One of the two greatest equalizers in the current Ukraine conflict is the U.S.-made Javelin anti-tank missiles. The other would be the U.S.-made Stinger anti-aircraft missile. In this piece we will focus on the former, and Ukraine’s love for the devastating tank-busting weapon.
Being a devout Catholic country, many Ukrainians have dubbed Mary Magdalene, known as the “Apostle of the apostles,” and a symbol of redemption, as St. Javelin.
In a viral meme, Mary Magdalene can be seen cradling the non-religious FGM-148 Javelin portable fire-and-forget anti-tank missile. And though they may not actually be praying to her, she is becoming quite the symbol of Ukrainian resistance.
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As Euronet reports:
Having started as a meme, St Javelin of Ukraine, as she is now known, is becoming an increasingly familiar sight on social media and elsewhere.
In her most recent iteration, the halo encircling her head is not the radiant gold you would expect from centuries of religious iconography but rather the blue and yellow of the Ukrainian flag. Her flowing robes are green, reminiscent of khaki army fatigues.
And ‘St Javelin’ is certainly watching over Ukrainians, especially those facing powerful Russian tanks. RealClear Science notes that: “Ukraine’s Defense Ministry estimates that 102 tanks and 536 armored vehicles had been destroyed as of February 26th. The Javelin likely factored heavily into that rousing combat success.”
They have even proven successful against the more modern Russian tanks with various anti-tank countermeasures such as explosive reactive armor.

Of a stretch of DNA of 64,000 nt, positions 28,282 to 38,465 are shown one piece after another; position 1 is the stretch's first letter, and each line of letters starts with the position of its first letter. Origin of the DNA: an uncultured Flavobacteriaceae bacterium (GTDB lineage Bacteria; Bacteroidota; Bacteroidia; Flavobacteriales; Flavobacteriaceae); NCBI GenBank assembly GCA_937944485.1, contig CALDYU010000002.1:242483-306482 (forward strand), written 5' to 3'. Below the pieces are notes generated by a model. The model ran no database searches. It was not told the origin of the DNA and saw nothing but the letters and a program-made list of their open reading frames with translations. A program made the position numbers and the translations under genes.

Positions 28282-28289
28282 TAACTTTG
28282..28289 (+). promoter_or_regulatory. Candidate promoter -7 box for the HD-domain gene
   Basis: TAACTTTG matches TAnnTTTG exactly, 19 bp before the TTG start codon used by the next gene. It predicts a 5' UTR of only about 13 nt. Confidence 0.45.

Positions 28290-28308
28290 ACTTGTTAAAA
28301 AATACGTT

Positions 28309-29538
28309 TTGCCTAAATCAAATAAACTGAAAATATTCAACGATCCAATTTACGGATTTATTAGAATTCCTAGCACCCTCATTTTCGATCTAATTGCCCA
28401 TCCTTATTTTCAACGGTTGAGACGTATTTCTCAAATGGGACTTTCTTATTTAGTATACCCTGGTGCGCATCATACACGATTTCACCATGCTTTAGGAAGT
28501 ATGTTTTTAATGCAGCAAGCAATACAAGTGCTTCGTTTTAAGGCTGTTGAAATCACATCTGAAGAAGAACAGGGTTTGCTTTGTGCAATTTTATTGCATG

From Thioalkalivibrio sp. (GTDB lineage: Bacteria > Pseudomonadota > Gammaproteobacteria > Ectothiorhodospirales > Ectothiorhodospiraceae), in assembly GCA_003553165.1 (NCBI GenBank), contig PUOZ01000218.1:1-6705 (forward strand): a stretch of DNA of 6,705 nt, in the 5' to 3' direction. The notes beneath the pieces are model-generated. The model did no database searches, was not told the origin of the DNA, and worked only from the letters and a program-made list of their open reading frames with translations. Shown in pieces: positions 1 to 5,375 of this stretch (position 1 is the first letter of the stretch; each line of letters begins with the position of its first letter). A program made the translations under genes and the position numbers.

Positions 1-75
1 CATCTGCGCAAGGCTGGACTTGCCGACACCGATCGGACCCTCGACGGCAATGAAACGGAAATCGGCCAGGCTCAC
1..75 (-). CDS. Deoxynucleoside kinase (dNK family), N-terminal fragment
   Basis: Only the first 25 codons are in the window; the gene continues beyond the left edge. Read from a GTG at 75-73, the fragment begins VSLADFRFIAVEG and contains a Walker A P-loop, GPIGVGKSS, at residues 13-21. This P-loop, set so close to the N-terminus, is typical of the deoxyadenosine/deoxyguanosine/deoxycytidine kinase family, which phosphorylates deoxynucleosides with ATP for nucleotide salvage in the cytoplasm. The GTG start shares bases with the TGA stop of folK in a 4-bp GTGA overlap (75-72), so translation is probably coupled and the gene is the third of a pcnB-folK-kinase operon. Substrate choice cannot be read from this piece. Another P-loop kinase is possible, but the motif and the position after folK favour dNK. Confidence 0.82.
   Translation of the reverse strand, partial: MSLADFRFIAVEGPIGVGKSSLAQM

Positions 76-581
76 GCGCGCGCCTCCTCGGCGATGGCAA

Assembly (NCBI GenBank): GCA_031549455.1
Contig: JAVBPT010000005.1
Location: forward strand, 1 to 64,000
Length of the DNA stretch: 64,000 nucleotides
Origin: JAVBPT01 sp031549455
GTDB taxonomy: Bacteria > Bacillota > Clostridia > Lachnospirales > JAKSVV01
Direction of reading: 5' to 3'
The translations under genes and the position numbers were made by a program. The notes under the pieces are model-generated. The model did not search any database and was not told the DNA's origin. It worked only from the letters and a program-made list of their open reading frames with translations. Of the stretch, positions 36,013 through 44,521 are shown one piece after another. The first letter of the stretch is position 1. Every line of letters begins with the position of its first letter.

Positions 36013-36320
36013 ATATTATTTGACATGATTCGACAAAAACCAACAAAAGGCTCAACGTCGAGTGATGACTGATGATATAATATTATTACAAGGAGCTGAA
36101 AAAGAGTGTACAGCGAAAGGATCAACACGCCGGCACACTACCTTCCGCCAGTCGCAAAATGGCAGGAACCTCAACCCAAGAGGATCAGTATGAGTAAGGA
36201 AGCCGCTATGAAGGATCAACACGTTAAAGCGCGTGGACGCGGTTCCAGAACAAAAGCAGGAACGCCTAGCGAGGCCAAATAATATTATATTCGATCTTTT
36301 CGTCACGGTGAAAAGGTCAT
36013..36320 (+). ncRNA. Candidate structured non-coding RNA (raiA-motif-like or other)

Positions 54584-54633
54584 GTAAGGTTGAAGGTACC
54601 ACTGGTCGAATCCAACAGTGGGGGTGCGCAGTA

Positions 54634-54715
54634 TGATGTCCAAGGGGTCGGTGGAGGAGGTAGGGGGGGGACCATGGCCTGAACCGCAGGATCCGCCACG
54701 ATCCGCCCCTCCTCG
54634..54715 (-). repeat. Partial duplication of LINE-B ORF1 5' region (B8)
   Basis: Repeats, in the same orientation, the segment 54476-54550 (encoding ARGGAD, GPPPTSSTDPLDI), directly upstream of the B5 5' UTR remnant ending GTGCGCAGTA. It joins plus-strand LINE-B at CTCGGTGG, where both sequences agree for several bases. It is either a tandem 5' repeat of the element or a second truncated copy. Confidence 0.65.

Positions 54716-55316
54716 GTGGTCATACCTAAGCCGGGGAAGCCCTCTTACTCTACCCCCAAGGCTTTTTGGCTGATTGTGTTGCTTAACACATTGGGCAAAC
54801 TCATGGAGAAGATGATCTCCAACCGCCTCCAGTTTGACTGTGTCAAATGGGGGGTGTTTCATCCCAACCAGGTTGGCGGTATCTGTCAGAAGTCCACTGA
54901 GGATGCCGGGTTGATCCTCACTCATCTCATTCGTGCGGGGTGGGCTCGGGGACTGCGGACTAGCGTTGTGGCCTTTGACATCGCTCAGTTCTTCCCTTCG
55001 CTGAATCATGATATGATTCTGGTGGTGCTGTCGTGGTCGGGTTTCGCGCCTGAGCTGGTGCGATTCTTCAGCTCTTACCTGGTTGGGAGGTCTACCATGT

And why is that? RealClear Science explains that the Javelin overcomes this defense by having two warheads, one to deal with the reactive armor, and the second to impact the tank’s primary armor. It describes the Javelin system further:
“This weapon allows a single soldier to target and destroy even the most heavily armored main battle tank with an almost guaranteed kill rate, at great range and with minimal risk,” Army Capt. Vincent Delany wrote of the Javelin for West Point’s Modern War Institute.
So how does this ‘holy’ piece of military machinery work? Laypersons might be envisioning a bazooka-like operation, but anti-tank weapons have evolved considerably since that quintessential rocket launcher was deployed in World War II. With the Javelin, a soldier using the portable, reusable Command Launch Unit (CLU) looks through an infrared sight to locate a target up to an incredible 2.5 miles away. When the user spots a target, he operates a cursor to set a square around it, almost like cropping an image. This is then sent to the onboard guidance computer on the missile itself, which has a sophisticated algorithmic tracking system coupled with an infrared imaging device. When the missile locks on to the target, the operator can launch the self-guided weapon and quickly relocate or reload to fire another missile at a different target.
RealClear Science adds that the Javelin has two big innovations. One is that it offers a “soft launch” where the first motor creates just enough thrust to launch the missile out of the tube but is completely burned before the nozzle exits the tube, leaving no exhaust to hit the operator. The second flight motor then ignites a safe distance away to propel the missile to its target.
A second innovation of the Javelin, notes Real Clear Science, is that it strikes from above:
The missile rises high into the air, up to 490 feet, then blasts down on its target from a steep angle, striking the top of an armored vehicle or tank, where the armor is typically weakest.
“The Javelin can defeat Arena [the Russian anti-missile radar] while in top-attack mode, due to the missile descending from too steep an angle for the system to engage properly.”
Ukraine had approximately 77 Javelin launchers and 740 missiles before Putin invaded, but many more are now on the way from the US and NATO allies. Many are praying that St Javelin will continue to ensure the Ukrainians will have continued success with its missiles against the Russian bear. ADN